The band has proven for the second time on this album that they’ve mastered storytelling abilities right down to the actual “T”. A feat that I severely admire.

I could go on forever, but I’m yearning to get onto Strength in Numbers:

http://www.tyketto.com/albums/strength_in_numbers.htm

Strength in Numbers

The first time I heard this album, I though it was made in the 2010’s. Meaning? Truly good music will always stand the test of time. I love the opening of the title track “Strength in Numbers” (“Lord give me strength tonight!”) Jamie Scott replaces Kennedy on bass, but I’m okay with that, this album is incredible. “Rescue Me” could be the ultimate parallel to “Wings”, but “Write Your Name in the Sky”. The first time I heard it, the opening riff sounded like the ending on “November Rain” (Guns N’ Roses). And the chorus was extremely memorable:

Write your name in the sky, set it flying so high/Let the wind blow it my way (write your name in the sky)/Throw a message in the sea, send it sailing to me/Take these clouds from my eyes, write your name in the sky

But if I said that was my favorite song, I would be lying. The best song on this track was “Meet Me in the Night”. The song is almost legendary to me, with it’s softer opening and some of the most poetic lines I’ve ever heard in my life. So much that I did several school assignments on it. I love the blend of metaphors and the repeated contradictions:

Somebody’s calling out your secret name/And your window’s being kissed by stones/Baby can you hear my silent serenade/When I’m standing in the dark alone

We could never show, and we could never tell/’Bout the wildfire in our veins/Crashing down the doors and breaking all the spells/’Till nothing but the love remains

It’s almost as if they took Forever Young and rearranged it into a softer, milder ballad. BUT IT’S PERFECT. And I love the pre-chorus:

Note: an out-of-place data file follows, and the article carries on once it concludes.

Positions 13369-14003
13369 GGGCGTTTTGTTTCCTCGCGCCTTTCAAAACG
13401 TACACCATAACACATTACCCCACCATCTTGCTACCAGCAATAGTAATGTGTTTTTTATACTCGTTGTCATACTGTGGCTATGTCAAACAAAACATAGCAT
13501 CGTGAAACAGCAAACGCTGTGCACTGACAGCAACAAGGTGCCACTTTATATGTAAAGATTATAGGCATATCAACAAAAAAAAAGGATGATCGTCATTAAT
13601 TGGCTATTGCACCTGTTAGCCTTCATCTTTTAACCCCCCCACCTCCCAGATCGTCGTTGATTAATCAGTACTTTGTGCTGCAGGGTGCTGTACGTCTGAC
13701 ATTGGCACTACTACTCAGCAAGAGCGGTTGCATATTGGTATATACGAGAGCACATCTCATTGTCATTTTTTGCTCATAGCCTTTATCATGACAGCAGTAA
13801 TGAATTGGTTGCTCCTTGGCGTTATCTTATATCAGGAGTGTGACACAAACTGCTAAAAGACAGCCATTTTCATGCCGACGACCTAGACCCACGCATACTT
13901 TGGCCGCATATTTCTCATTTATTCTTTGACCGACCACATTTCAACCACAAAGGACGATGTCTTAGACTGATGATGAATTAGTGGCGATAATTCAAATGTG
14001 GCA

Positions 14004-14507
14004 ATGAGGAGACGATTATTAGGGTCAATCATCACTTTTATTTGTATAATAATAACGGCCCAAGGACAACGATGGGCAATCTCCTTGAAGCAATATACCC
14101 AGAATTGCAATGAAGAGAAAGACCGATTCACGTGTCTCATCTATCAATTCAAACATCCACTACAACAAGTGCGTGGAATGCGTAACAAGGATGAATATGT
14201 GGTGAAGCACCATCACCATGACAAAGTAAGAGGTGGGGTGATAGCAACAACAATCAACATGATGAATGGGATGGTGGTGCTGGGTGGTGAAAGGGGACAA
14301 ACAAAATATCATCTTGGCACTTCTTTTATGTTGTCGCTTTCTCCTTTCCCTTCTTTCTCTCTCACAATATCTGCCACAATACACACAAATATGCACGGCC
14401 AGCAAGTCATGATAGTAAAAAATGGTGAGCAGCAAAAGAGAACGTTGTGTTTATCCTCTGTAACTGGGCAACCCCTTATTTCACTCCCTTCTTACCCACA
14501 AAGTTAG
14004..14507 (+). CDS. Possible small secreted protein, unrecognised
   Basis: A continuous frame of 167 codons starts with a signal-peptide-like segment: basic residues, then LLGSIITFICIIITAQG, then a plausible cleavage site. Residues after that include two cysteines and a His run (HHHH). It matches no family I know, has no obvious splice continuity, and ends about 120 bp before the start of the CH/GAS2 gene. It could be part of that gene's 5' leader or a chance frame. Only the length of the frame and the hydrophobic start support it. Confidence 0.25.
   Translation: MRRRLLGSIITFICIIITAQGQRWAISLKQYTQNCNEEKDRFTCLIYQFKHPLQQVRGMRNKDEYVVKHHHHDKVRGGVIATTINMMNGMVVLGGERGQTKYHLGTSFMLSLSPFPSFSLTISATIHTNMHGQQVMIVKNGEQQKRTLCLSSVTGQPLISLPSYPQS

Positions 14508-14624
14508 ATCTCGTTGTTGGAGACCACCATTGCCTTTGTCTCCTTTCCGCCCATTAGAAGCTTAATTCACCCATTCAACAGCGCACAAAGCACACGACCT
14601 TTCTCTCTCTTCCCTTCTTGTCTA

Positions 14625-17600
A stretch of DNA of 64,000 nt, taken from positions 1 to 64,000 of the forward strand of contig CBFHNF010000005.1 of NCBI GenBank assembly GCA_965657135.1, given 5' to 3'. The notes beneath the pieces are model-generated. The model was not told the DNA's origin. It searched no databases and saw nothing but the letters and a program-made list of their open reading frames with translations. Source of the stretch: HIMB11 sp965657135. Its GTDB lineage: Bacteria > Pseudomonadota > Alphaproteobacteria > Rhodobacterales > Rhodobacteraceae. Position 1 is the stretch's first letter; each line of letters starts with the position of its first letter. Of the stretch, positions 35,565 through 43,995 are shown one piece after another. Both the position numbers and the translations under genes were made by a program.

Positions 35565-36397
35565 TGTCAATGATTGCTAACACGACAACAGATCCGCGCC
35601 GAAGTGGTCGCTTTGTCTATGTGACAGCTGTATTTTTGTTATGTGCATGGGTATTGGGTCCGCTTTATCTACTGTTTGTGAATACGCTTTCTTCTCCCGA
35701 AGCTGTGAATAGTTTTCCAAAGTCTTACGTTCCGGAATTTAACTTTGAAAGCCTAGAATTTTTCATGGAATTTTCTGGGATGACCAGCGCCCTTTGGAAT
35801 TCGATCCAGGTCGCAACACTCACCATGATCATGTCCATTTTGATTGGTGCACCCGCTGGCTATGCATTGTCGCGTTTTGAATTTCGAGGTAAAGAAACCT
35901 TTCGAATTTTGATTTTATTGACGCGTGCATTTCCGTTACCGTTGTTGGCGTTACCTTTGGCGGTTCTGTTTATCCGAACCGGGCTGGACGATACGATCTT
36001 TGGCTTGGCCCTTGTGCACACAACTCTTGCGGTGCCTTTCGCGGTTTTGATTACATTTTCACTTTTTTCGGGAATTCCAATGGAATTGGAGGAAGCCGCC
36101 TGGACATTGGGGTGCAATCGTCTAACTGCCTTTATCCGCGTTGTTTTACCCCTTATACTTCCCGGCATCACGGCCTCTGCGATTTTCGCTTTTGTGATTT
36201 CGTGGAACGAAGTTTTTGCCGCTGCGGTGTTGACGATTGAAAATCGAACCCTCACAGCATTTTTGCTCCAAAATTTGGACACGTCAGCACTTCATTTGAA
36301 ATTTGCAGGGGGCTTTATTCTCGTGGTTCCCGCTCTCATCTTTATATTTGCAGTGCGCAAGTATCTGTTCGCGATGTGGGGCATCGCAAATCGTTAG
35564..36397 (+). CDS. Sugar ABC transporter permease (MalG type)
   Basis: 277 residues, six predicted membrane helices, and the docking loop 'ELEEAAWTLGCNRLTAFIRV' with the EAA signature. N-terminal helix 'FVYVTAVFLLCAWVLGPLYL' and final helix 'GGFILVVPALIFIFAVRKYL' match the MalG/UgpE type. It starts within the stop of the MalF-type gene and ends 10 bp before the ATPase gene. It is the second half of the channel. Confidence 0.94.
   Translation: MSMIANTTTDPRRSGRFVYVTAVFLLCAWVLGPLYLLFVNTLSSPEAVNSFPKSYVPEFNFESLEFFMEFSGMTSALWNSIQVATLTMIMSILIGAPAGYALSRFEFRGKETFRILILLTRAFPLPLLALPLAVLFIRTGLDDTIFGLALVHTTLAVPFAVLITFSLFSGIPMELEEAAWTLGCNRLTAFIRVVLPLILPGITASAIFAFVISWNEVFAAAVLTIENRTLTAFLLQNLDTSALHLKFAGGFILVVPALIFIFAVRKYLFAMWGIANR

Colours clash, colours fly, colours bleed when the tears run dry/Colours run, but they can’t hide, still we gotta try

GOLD. OR at least it should have been my opinion…

Shine

Shine I liked the least, simply because Danny was gone (According to the bio on their site, Danny’s wife had cancer, and seeing he remarried a few years ago, I hope that doesn’t mean she passed…) As a result (of all people) Steve Augeri replaced Vaughn (seriously?) Steve is sometimes known to over stress his vocals on higher notes, in other words, You can tell he’s near the limit. That was the one problem I had with “Jamie”, but still, it’s better than NO TYKETTO. Word of advice Steve, Stick to Tall Tales…

The Last Sunset

Now this album was sad, because it nearly spelled the end of Tyketto. The concept of being underrated probably got to them, despite Danny’s return after an incredible bout of good music from “Vaughn”. The title track almost echoes this feeling:

From miles away like they were calling his name/Found a picture that he’d never seen, taken at the last bank in Abilene/So he says to his wife, “My running days are done”/And he sits on his porch and he lets them come

It almost sounds as if Danny is singing about himself/the band, but as we all know (or at least I KNOW), the band hasn’t kicked the bucket yet, and I know 100% that Tyketto’s 2012 album Dig In Deep is going to be a smash hit. And I’m saying that with complete optimism.

Long Live Tyketto!

More Tyketto:

Now go order Dig In Deep:

http://www.play.com/Search.html?searchtype=allproducts&searchSource=1&searchfilters=ae50Tyketto+&source=9593&_$ja=tsid:11853|prd:39420&awc=1418_1342464895_b87df722185de210709e6354d17caa0a